D-Day veteran vying for number one wrote song after being moved by Normandy trip

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D-Day veteran Jim Radford (Snappin’ Turtle and TBI Media/PA)

A 90-year-old war veteran hoping to knock Ed Sheeran and Justin Bieber from the top of the UK singles chart penned his song about the D-Day landings after being “moved to tears” by a trip to France 25 years after being part of the invasion.

Jim Radford’s haunting ballad The Shores Of Normandy is on track to dethrone the pop duo’s joint hit I Don’t Care on the 75th anniversary of the landings on the French coast.

Mr Radford, the youngest known D-Day veteran, said he was inspired to write the folk song about his experiences as a 15-year-old on a ship on June 6 1944.

He told the Press Association: “It was a very hard song for me to write because it meant reliving very harrowing experiences.

“I hadn’t realised that, without knowing how I’d done it, I’d managed to convey that emotional impact to other people.

“I was very surprised that large numbers of people had contacted me to say they had been moved by it.”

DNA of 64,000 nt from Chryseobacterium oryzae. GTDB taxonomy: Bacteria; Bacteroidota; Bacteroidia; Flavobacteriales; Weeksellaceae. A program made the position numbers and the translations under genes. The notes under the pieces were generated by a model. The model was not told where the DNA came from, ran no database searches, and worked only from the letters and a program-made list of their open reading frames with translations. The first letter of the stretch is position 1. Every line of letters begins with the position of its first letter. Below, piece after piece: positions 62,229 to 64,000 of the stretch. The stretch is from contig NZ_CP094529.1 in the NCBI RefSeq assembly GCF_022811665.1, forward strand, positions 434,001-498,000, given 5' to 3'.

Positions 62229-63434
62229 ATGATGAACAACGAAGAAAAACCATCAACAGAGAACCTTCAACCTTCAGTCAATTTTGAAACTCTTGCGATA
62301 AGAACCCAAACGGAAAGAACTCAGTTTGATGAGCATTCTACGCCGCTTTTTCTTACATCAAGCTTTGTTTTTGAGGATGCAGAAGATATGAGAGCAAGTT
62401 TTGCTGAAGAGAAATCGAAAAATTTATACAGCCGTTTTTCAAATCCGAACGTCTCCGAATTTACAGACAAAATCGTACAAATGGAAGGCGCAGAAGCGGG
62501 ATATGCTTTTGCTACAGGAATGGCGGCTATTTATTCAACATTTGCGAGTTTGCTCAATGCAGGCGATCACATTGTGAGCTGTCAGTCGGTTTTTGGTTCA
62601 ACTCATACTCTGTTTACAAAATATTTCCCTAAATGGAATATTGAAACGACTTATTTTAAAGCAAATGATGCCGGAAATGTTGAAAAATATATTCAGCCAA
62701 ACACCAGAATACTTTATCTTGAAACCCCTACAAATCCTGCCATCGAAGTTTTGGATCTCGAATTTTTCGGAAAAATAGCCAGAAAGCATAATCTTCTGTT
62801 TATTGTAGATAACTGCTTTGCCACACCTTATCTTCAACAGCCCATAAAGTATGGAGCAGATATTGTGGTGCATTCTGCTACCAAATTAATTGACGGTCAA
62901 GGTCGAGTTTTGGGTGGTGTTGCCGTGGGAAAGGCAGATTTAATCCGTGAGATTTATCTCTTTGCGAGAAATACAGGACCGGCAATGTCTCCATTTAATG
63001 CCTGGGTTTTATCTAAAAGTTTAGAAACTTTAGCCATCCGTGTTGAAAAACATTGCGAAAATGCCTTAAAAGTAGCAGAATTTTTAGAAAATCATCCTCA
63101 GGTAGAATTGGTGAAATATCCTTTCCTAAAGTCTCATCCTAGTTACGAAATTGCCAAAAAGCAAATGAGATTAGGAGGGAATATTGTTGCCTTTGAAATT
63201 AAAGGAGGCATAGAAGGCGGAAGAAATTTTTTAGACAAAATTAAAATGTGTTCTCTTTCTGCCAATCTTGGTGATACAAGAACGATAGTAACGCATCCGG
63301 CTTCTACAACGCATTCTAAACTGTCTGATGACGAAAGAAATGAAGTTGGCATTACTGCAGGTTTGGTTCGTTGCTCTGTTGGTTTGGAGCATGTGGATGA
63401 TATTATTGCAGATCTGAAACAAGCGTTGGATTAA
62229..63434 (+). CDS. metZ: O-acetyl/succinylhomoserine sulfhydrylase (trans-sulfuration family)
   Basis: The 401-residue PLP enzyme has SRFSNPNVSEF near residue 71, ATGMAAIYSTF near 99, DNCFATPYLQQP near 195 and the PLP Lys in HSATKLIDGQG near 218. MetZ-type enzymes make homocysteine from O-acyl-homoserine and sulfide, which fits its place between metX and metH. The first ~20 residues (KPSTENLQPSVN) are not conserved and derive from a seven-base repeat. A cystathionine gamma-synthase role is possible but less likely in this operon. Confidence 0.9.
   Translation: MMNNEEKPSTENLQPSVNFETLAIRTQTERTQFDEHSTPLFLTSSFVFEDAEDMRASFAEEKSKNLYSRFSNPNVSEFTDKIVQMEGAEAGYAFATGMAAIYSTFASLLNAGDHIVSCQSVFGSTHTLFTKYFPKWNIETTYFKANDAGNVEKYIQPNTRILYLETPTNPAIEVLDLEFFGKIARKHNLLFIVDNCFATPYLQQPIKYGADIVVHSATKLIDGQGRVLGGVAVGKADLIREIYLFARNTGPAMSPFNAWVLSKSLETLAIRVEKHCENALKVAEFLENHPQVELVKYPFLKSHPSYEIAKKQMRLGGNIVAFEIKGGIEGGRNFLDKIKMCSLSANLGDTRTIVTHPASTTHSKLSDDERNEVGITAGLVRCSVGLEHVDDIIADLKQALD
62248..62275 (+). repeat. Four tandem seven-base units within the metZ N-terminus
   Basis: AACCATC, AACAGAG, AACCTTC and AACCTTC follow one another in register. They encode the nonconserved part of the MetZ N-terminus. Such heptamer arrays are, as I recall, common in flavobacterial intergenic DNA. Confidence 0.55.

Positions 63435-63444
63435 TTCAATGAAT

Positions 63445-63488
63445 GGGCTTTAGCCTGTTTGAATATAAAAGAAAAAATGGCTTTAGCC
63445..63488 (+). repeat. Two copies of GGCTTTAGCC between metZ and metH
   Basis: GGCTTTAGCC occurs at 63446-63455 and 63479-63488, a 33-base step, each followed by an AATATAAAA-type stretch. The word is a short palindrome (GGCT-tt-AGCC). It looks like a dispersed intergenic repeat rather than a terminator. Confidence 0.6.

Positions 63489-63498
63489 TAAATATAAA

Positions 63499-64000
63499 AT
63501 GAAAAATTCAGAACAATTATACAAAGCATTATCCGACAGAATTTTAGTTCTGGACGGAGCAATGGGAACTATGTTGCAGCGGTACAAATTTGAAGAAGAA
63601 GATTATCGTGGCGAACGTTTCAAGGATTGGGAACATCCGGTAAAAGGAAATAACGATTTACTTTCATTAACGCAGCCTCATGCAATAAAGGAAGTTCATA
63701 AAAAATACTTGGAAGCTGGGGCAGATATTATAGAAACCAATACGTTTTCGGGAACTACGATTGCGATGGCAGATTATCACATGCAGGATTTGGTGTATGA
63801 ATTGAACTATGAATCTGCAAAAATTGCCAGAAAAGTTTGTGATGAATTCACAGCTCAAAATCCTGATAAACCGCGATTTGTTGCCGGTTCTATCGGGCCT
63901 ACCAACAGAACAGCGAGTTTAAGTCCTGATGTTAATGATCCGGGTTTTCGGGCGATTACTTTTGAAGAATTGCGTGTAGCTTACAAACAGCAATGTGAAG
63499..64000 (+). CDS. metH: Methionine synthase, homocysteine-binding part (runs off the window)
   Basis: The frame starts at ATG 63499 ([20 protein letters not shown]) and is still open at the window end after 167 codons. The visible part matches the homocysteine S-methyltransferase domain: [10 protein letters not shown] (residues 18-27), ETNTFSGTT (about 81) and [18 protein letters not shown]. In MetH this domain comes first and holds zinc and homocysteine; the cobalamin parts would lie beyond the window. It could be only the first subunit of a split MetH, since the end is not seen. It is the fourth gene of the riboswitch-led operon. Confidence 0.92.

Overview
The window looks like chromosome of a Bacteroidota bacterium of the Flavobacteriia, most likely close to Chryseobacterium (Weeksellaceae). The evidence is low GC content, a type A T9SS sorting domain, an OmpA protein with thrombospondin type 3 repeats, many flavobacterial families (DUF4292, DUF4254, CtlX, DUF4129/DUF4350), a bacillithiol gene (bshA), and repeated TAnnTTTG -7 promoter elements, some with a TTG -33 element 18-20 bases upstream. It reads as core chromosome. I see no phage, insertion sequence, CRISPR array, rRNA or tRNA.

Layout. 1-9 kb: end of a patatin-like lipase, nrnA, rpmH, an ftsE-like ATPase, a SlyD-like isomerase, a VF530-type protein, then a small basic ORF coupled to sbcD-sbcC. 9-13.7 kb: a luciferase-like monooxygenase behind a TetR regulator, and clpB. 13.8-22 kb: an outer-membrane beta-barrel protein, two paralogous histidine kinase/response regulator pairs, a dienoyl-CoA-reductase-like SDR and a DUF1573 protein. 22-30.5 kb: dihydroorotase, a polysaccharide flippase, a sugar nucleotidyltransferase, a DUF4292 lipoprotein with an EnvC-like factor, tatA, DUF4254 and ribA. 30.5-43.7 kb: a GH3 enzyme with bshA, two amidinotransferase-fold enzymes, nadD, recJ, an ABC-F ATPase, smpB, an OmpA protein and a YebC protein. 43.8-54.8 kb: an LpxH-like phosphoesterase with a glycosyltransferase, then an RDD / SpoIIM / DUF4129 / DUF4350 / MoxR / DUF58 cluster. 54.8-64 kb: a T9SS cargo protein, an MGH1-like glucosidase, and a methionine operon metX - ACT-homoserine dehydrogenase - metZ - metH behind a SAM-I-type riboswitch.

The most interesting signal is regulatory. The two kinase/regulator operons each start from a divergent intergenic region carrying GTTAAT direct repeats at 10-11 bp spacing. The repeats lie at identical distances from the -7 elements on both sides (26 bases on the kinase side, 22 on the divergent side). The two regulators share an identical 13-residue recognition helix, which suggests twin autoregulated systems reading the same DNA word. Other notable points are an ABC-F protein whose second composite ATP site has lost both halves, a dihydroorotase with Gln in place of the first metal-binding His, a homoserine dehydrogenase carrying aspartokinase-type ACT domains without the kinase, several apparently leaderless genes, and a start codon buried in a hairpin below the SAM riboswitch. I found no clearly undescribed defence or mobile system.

Mr Radford wrote the song after an emotional return to Arromanches-les-Baines in Normandy in 1969, 25 years after his experience of the war.

Jim Radford sings The Shores Of Normandy (Snappin’ Turtle and TBI Media/PA)

What he saw moved him to tears and prompted him to put down his memories in a folk song.

He said: “By that time I thought the memories would have faded a bit. I got used to it. You get on and live your life after the war.

“But standing on the beach at Arromanche 25 years later brought it all back to me. The contrast between the scene I saw then – children playing on a pleasant seaside beach – and what it was like 25 years earlier.

“I saw it with landing platforms and bodies lying about everywhere, especially in the water. The contrast struck me.

“I was moved. I was moved to tears by it. I thought ‘I must record this’.”

Mr Radford, who was born in Hull and now lives in Lewisham, south-east London, was a galley boy on Merchant Navy tug Empire Larch.

Despite the Navy not being officially allowed to sign up under-16s, Mr Radford found a towing company willing to ignore the rules.

His ship was one of the first to arrive in Normandy to help build the Mulberry Harbour, allowing the Royal Navy to transport personnel, vehicles and supplies on to the beaches.

Money raised will go to the British Normandy Memorial, a sculpture in the town of Ver-sur-Mer recording the 22,442 names of those under British command who died during the famous counter-offensive.

Mr Radford admitted he would struggle to recognise the music of pop heavyweights Bieber and Sheeran.

He said: “I’ve heard of them but I’m a folk singer. I don’t follow pop music much.

“These stars like this Bieber, I’m not sure I’d recognise his songs. He probably doesn’t listen to me.”

You can watch and download the song on the trust’s website – www.normandymemorialtrust.org and on all online music stores.

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